U.S. Air Force Secretary Frank Kendall has said that his top technology priority is “autonomous behaviors and artificial intelligence decision support,” and he has suggested that the F-35 fighter and the Next Generation Air Dominance (NGAD) manned fighter could serve as play callers for autonomous Collaborative Combat Aircraft (CCA).
For CCA, the Air Force may glean lessons learned from other manned-unmanned teaming efforts, such as the Skyborg Vanguard program, and may take a step toward equipping fighter squadrons with some initial stage CCAs in next year’s fiscal 2024 budget request.
Retired Air Force Gen. James “Mike” Holmes, a senior adviser with the Roosevelt Group and the former head of Air Combat Command, said recently that the Air Force should equip fighter squadrons with CCAs as soon as possible (Defense Daily, June 2).
“My desire would be to get our hands on 24 or 48 nascent CCAs,” he said. “They don’t have to be perfect. They don’t have to meet the final requirements, but let’s get them and let operators start training with them, and then we’ll figure out and refine the requirements from there.”
The Air Force has been developing an acquisition strategy and timeline for CCA, up to five of which may be employed by each “quarterback” F-35A or the manned NGAD fighter, which Kendall recently said has entered the engineering and manufacturing development stage. Air Force acquisition chief Andrew Hunter has said that he envisions more than one supplier of CCA, rather than a “winner take all strategy.”
“One of the things that I think has been critically important about Skyborg is that we did bring operational users in,” Air Force Brig. Gen. Dale White, the program executive officer for fighters and advanced aircraft, said on Aug. 11. “That did two things. It allowed a level of exposure to understand how one might execute operations with these platforms, and number two what things we don’t know now that we need to go do to figure out and understand, and it’s simple things–takeoff, landing, mission planning, things of that nature, and so we’ll continue to feed that.”
“But I think Gen. Holmes is wise because this is a culture shift,” White said. “It’s a different capability, and so there are things we still have to learn, and we’ll use the Skyborg Vanguard program to do that as well as making sure we have operational users inside the process with us.”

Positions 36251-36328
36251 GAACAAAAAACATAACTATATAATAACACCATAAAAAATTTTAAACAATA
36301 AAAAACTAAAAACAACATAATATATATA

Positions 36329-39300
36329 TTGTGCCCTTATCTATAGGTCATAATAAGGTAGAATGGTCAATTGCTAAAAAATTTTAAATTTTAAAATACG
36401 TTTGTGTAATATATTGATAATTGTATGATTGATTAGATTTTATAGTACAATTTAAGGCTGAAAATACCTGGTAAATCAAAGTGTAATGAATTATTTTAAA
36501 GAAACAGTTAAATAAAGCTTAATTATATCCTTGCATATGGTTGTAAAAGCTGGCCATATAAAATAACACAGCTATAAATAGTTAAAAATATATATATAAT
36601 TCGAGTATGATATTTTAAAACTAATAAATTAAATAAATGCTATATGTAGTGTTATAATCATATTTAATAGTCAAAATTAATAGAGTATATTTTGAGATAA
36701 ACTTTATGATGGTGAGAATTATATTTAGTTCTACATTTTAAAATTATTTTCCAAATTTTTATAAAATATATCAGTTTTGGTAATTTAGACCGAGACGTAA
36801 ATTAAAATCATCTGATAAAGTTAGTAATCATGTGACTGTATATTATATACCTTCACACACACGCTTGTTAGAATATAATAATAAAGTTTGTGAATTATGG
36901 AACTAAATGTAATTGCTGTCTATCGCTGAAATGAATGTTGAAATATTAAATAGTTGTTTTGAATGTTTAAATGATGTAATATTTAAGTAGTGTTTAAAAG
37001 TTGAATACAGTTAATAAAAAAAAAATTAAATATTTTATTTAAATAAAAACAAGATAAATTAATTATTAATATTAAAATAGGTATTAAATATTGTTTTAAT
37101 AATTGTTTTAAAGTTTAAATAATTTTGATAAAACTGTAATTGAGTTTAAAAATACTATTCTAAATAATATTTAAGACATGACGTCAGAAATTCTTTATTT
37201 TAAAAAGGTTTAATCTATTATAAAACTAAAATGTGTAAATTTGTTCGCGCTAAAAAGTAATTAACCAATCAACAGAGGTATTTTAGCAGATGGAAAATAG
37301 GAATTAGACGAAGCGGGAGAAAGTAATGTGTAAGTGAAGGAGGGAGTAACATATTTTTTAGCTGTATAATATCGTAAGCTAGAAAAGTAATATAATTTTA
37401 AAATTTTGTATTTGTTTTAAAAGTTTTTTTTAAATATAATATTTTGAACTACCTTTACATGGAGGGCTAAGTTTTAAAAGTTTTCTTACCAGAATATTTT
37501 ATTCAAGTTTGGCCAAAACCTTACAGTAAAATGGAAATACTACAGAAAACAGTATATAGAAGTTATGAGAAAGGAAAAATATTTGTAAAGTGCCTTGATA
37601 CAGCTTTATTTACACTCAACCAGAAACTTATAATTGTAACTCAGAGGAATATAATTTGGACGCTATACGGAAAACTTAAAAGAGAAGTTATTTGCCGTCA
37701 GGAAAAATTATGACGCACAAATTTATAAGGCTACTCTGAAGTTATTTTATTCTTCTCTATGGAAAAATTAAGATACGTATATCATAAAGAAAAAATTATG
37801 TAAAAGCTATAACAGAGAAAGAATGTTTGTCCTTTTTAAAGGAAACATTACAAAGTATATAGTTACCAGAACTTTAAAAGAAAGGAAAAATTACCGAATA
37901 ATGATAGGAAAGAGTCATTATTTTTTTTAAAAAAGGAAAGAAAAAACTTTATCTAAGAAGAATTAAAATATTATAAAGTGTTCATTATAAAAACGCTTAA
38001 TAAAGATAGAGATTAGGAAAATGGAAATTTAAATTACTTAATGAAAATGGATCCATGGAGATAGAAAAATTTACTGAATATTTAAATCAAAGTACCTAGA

Last August, White suggested that it was uncertain whether Skyborg would be ready for transition to an acquisition program by fiscal 2023. But Kratos [KTOS], the builder of the XQ-58 Valkyrie that the service has used as an example of what Skyborg drones may look like, said that it would be ready to meet the fiscal 2023 date (Defense Daily, Aug. 18, 2021).
Asked on Aug. 11 whether the Air Force has a definitive CCA timeline, White replied, “I don’t think that’s something that’s been released publicly yet, My comments [last August] were before Secretary Kendall arrived, and it’s very clear he believes that CCA is going to be a key part of that force mix. It’s part of his strategy. It’s part of the NGAD family of systems, and so we’ll continue working that going forward.”
Kendall was sworn in as Air Force Secretary on July 28 last year.
Other drones, such as Boeing‘s [BA] Airpower Teaming System (ATS) under development as the MQ-28 Ghost Bat for the Royal Australian Air Force’s Loyal Wingman project, are also possible CCAs for the U.S. Air Force. ATS is a stealthy, multirole, unmanned aircraft system.
Each of the manned NGAD aircraft may cost “multiple hundreds of millions of dollars,” Kendall has said, while the CCAs operated by the manned NGAD would help lessen the program’s cost. Because of the extended range and mission payloads needed for CCAs, however, the latter would be significantly more expensive than other drones and would have about half the unit cost of the manned NGAD.